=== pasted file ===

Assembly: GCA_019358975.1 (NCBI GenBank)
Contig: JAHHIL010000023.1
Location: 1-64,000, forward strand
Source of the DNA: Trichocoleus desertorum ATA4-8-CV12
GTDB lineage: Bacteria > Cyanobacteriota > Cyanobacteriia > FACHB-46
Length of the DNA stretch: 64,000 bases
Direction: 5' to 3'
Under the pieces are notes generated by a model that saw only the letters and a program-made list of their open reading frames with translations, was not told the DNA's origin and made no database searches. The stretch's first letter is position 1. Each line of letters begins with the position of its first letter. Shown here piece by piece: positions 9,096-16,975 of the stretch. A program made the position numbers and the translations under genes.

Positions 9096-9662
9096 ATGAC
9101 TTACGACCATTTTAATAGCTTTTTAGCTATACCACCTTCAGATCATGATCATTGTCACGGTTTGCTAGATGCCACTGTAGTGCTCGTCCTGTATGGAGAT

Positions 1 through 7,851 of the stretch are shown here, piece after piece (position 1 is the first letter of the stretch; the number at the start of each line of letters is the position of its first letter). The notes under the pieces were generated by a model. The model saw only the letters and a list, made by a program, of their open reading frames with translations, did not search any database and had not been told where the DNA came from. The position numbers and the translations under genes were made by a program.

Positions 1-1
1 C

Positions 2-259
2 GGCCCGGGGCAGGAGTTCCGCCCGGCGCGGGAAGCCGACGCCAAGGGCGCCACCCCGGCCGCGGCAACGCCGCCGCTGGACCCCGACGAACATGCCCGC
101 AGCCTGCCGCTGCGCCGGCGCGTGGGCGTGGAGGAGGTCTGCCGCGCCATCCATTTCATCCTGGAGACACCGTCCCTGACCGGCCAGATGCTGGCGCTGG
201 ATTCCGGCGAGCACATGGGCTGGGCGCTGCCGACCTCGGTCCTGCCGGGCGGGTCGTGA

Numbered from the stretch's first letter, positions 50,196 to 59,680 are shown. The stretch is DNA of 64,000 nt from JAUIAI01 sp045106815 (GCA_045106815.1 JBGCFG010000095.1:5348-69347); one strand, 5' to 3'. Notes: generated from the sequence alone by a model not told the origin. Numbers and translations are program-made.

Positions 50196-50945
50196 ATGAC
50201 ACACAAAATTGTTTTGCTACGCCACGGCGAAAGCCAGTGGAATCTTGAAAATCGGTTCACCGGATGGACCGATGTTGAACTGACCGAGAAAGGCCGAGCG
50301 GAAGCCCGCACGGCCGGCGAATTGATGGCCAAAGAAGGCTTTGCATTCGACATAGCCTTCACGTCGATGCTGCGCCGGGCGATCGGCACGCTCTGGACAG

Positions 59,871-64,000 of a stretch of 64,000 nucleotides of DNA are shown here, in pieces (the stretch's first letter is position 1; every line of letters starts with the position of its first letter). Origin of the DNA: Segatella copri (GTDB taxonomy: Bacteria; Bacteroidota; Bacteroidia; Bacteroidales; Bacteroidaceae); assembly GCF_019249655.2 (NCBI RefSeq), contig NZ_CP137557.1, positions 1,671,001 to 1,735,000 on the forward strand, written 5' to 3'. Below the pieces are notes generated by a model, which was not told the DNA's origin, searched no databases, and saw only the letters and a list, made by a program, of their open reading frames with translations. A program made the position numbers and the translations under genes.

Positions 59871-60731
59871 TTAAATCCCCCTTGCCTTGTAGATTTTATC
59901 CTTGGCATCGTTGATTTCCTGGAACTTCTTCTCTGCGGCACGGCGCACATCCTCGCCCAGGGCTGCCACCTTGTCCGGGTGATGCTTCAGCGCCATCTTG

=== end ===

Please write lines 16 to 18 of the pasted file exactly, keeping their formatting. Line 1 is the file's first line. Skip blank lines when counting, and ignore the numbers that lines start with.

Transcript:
2 GGCCCGGGGCAGGAGTTCCGCCCGGCGCGGGAAGCCGACGCCAAGGGCGCCACCCCGGCCGCGGCAACGCCGCCGCTGGACCCCGACGAACATGCCCGC
101 AGCCTGCCGCTGCGCCGGCGCGTGGGCGTGGAGGAGGTCTGCCGCGCCATCCATTTCATCCTGGAGACACCGTCCCTGACCGGCCAGATGCTGGCGCTGG
201 ATTCCGGCGAGCACATGGGCTGGGCGCTGCCGACCTCGGTCCTGCCGGGCGGGTCGTGA